by Julia Ward, posted May 21st 2007 10:16AM
deadwood al swearingGeorge Carlin's "Seven Words You Can Never Say on Television" routine famously landed him in jail. He was charged for obscenity in 1972 after performing the bit at Milwaukee's Summerfest. When it was broadcast the following year on a New York City radio station, the FCC got in on the act. The radio station challenged the fine, and the case went all the way to the Supreme Court.

Now, I intend on using every one of Carlin's "dirty words" after the jump so consider yourself warned. Be prepared to wash your computer's mouth out with soap. It may look like a saint, but it swears like sailor.

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Blood good! Brains bad! A&E edits The Sopranos

by Anna Johns, posted Oct 20th 2006 1:31PM
the sopranosBasic cable channel A&E bought the syndication rights to The Sopranos, and now the network is busy trying to clean up the show for its audience. What can and can't they air? It's a fine line that basically says blood is okay but brain spatter is not. Case in point: the last episode of season one has Jimmy Altieri getting whacked with one bullet to the back of his head. When the episode aired on HBO, the audience saw blood spatter on the wall and chunks of brain slide down the wall. A&E's audience won't see the brains. There are about one hundred other instances where executives have to make similar decisions about violence, language and nudity. The newly edited versions of The Sopranos air on A&E in January.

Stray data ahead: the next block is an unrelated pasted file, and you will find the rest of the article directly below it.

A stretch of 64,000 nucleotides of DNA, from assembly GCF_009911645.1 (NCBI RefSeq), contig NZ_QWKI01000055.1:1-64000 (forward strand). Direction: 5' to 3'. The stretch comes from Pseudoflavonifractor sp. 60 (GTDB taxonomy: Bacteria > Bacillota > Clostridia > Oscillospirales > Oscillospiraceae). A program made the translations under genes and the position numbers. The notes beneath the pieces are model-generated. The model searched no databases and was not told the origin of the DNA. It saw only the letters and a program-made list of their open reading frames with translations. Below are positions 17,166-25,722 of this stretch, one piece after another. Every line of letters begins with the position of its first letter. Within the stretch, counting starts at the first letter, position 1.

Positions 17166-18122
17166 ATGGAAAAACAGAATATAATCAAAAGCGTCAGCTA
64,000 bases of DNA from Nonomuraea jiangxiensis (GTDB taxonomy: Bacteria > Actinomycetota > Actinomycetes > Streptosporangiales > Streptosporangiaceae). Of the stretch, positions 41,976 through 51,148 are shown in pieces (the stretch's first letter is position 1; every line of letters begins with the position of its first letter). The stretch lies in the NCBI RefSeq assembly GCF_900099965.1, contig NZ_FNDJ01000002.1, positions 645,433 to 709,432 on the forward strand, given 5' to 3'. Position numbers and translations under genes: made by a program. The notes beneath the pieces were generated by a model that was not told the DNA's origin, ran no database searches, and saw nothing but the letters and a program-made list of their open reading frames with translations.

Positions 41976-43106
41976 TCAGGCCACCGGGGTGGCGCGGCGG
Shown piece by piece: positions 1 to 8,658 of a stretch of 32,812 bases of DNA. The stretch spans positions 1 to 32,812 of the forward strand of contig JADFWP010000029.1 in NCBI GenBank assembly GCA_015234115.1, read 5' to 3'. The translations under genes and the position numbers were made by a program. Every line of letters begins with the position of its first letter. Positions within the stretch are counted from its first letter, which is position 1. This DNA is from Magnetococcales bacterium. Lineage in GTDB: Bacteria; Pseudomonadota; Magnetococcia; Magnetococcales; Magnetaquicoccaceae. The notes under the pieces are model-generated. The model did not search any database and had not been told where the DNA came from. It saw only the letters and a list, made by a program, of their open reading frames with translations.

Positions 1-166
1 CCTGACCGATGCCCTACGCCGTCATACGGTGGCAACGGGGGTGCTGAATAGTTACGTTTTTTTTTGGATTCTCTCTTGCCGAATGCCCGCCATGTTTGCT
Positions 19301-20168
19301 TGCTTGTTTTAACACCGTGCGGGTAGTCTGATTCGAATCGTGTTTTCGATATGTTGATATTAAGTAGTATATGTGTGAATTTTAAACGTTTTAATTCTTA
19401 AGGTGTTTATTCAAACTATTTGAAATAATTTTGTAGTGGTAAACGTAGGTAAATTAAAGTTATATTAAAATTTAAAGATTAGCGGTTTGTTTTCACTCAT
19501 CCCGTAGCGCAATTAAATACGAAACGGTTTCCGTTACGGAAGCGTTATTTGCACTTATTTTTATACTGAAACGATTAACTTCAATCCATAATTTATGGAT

I'm wondering if it's even worth the effort. A&E bought the right to air all 85 episodes of The Sopranos... for a staggering $2.5 million per episode. But how much fun is it really going to be without all the naughty stuff?

[Via TV Tattle]

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Networks appeal FCC fines

by Anna Johns, posted Apr 15th 2006 2:09PM